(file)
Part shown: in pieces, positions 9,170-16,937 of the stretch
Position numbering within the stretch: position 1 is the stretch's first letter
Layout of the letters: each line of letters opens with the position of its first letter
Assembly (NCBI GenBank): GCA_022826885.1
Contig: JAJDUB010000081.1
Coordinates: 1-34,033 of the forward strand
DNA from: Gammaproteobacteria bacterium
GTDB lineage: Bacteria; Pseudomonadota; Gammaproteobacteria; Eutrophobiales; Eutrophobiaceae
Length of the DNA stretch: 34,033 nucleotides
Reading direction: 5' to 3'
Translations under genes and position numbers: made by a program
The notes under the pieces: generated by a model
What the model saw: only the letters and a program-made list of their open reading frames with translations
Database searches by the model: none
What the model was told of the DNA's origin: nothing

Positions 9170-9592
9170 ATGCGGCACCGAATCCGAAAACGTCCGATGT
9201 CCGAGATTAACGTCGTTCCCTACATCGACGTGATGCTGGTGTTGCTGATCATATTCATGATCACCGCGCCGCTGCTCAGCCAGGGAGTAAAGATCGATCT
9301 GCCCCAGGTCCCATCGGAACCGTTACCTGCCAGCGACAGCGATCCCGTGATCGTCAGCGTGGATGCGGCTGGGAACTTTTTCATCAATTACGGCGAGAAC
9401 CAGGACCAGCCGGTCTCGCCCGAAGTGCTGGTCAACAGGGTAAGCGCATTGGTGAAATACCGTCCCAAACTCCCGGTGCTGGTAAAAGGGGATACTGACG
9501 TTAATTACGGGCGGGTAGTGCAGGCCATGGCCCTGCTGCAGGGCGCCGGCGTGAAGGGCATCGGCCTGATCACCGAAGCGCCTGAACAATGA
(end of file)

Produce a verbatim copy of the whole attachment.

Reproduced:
Part shown: in pieces, positions 9,170-16,937 of the stretch
Position numbering within the stretch: position 1 is the stretch's first letter
Layout of the letters: each line of letters opens with the position of its first letter
Assembly (NCBI GenBank): GCA_022826885.1
Contig: JAJDUB010000081.1
Coordinates: 1-34,033 of the forward strand
DNA from: Gammaproteobacteria bacterium
GTDB lineage: Bacteria; Pseudomonadota; Gammaproteobacteria; Eutrophobiales; Eutrophobiaceae
Length of the DNA stretch: 34,033 nucleotides
Reading direction: 5' to 3'
Translations under genes and position numbers: made by a program
The notes under the pieces: generated by a model
What the model saw: only the letters and a program-made list of their open reading frames with translations
Database searches by the model: none
What the model was told of the DNA's origin: nothing

Positions 9170-9592
9170 ATGCGGCACCGAATCCGAAAACGTCCGATGT
9201 CCGAGATTAACGTCGTTCCCTACATCGACGTGATGCTGGTGTTGCTGATCATATTCATGATCACCGCGCCGCTGCTCAGCCAGGGAGTAAAGATCGATCT
9301 GCCCCAGGTCCCATCGGAACCGTTACCTGCCAGCGACAGCGATCCCGTGATCGTCAGCGTGGATGCGGCTGGGAACTTTTTCATCAATTACGGCGAGAAC
9401 CAGGACCAGCCGGTCTCGCCCGAAGTGCTGGTCAACAGGGTAAGCGCATTGGTGAAATACCGTCCCAAACTCCCGGTGCTGGTAAAAGGGGATACTGACG
9501 TTAATTACGGGCGGGTAGTGCAGGCCATGGCCCTGCTGCAGGGCGCCGGCGTGAAGGGCATCGGCCTGATCACCGAAGCGCCTGAACAATGA